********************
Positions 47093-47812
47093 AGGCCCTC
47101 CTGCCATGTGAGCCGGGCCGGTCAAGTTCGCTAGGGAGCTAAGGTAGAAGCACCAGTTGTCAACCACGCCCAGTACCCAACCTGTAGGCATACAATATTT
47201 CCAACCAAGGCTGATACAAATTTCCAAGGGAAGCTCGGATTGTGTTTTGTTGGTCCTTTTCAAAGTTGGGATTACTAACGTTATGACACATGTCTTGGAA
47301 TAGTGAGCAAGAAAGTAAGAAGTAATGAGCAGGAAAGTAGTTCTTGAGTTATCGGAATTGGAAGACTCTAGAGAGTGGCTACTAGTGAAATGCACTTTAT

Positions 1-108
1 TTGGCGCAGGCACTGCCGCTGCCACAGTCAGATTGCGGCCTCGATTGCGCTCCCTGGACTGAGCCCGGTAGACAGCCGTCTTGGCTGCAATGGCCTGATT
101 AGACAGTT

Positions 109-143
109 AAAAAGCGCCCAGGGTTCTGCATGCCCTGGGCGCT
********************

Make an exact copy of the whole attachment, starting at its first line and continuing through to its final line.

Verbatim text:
Positions 47093-47812
47093 AGGCCCTC
47101 CTGCCATGTGAGCCGGGCCGGTCAAGTTCGCTAGGGAGCTAAGGTAGAAGCACCAGTTGTCAACCACGCCCAGTACCCAACCTGTAGGCATACAATATTT
47201 CCAACCAAGGCTGATACAAATTTCCAAGGGAAGCTCGGATTGTGTTTTGTTGGTCCTTTTCAAAGTTGGGATTACTAACGTTATGACACATGTCTTGGAA
47301 TAGTGAGCAAGAAAGTAAGAAGTAATGAGCAGGAAAGTAGTTCTTGAGTTATCGGAATTGGAAGACTCTAGAGAGTGGCTACTAGTGAAATGCACTTTAT

Positions 1-108
1 TTGGCGCAGGCACTGCCGCTGCCACAGTCAGATTGCGGCCTCGATTGCGCTCCCTGGACTGAGCCCGGTAGACAGCCGTCTTGGCTGCAATGGCCTGATT
101 AGACAGTT

Positions 109-143
109 AAAAAGCGCCCAGGGTTCTGCATGCCCTGGGCGCT